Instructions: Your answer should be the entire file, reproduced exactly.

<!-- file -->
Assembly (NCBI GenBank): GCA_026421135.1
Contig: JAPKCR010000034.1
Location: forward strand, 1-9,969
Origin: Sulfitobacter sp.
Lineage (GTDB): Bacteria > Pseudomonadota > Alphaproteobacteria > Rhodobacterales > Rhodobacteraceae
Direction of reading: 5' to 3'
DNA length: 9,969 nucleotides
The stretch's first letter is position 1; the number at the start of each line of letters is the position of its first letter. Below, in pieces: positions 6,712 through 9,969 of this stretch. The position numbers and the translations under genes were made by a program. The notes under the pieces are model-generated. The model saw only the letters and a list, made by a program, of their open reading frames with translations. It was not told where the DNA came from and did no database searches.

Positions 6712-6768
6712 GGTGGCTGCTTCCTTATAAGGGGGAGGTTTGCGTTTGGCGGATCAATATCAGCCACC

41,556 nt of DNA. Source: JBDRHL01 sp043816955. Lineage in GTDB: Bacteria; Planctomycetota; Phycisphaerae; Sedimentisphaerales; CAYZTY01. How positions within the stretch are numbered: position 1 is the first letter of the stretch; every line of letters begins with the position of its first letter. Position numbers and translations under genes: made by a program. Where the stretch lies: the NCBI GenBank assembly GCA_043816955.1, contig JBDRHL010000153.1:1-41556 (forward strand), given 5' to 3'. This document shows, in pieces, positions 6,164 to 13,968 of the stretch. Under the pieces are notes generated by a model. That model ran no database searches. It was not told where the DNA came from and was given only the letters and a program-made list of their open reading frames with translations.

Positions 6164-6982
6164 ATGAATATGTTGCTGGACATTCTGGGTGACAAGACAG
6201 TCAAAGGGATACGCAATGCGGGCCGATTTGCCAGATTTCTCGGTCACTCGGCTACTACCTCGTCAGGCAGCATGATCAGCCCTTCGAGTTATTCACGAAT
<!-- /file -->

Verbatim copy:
Assembly (NCBI GenBank): GCA_026421135.1
Contig: JAPKCR010000034.1
Location: forward strand, 1-9,969
Origin: Sulfitobacter sp.
Lineage (GTDB): Bacteria > Pseudomonadota > Alphaproteobacteria > Rhodobacterales > Rhodobacteraceae
Direction of reading: 5' to 3'
DNA length: 9,969 nucleotides
The stretch's first letter is position 1; the number at the start of each line of letters is the position of its first letter. Below, in pieces: positions 6,712 through 9,969 of this stretch. The position numbers and the translations under genes were made by a program. The notes under the pieces are model-generated. The model saw only the letters and a list, made by a program, of their open reading frames with translations. It was not told where the DNA came from and did no database searches.

Positions 6712-6768
6712 GGTGGCTGCTTCCTTATAAGGGGGAGGTTTGCGTTTGGCGGATCAATATCAGCCACC

41,556 nt of DNA. Source: JBDRHL01 sp043816955. Lineage in GTDB: Bacteria; Planctomycetota; Phycisphaerae; Sedimentisphaerales; CAYZTY01. How positions within the stretch are numbered: position 1 is the first letter of the stretch; every line of letters begins with the position of its first letter. Position numbers and translations under genes: made by a program. Where the stretch lies: the NCBI GenBank assembly GCA_043816955.1, contig JBDRHL010000153.1:1-41556 (forward strand), given 5' to 3'. This document shows, in pieces, positions 6,164 to 13,968 of the stretch. Under the pieces are notes generated by a model. That model ran no database searches. It was not told where the DNA came from and was given only the letters and a program-made list of their open reading frames with translations.

Positions 6164-6982
6164 ATGAATATGTTGCTGGACATTCTGGGTGACAAGACAG
6201 TCAAAGGGATACGCAATGCGGGCCGATTTGCCAGATTTCTCGGTCACTCGGCTACTACCTCGTCAGGCAGCATGATCAGCCCTTCGAGTTATTCACGAAT